Tuesday afternoon, Gov. Brian Kemp said he’s still hopeful the holiday weekend will only bring a “bump in cases, not a spike.”
He also said he was glad to see the state ranks near the bottom of rising infections, 48th out of 50 states.
“We cannot go grow weary. We have to keep our foot on the gas in this fight and as celebrate this Thanksgiving on Thursday, I think we all have plenty to be thankful for,” said Kemp inside the Capitol.
Kemp said he doesn’t plan to implement any additional measures. Instead, he’s asking Georgians to do the right thing and adhere to public health guidelines.
He called for Georgians to continue wearing a mask, socially distance, wash your hands, following health guidelines and, finally get a flu shot.
Dr. Kathleen Toomey, the commissioner of the Georgia Department of Public Health, also joined Tuesday's news conference.
She said a lot of people are getting a COVID test and using it as a justification for visiting family. Toomey said that a negative test could be a false sense of security because you could still contract the virus hours later and potentially transmit the virus.
“So, it is particularly important that we don’t use that COVID test as a justification to go and not follow the guidelines,” Toomey said.
Toomey also urged Georgians to stay at home for Thanksgiving and to use web applications, like Zoom, to catch up with family.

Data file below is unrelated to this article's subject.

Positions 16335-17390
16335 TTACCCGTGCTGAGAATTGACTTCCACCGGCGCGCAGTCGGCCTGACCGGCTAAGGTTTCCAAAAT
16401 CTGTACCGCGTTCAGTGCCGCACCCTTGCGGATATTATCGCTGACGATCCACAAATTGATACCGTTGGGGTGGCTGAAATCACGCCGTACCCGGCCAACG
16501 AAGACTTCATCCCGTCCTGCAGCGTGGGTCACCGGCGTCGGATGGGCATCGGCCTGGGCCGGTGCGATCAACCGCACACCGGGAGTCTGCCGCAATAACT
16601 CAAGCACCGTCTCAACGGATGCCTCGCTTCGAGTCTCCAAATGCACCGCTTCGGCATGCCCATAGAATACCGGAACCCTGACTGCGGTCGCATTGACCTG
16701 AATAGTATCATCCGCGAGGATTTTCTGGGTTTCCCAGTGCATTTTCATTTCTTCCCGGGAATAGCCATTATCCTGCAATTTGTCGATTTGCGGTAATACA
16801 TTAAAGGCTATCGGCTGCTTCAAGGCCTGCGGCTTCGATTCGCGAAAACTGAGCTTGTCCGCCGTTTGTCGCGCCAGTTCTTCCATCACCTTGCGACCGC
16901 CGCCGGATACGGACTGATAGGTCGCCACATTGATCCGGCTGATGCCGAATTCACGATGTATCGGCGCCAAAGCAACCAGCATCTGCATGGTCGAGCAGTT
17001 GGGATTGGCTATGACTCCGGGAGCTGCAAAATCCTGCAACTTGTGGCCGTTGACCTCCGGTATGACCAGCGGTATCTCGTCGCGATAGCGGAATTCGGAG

Kemp said the state could get some vaccine doses as early as mid-December.
He’s tapped Georgia Insurance Commissioner John King to coordinate with federal agencies to get the doses. King also serves as a Major General in the U.S. Army National Guard.
According to King, the CDC has approved the state’s vaccine plan, which includes identifying locations to get the vaccine, acquiring equipment to keep the doses refrigerated and getting the vaccine to the state’s most vulnerable first, like nursing home residents.
King said while it’s promising the vaccine is on its way, this is not the time to be complacent.
“Dr. Fauci recently said, ‘You know when you’re waiting for the calvary to arrive, you double down,” said King. “As a calvary officer in the military, that makes a lot of sense to me. We know that the vaccine is coming, we can’t let our guard down.”
King and Toomey are not sure how many doses the state will get initially, but it won’t be a lot at first.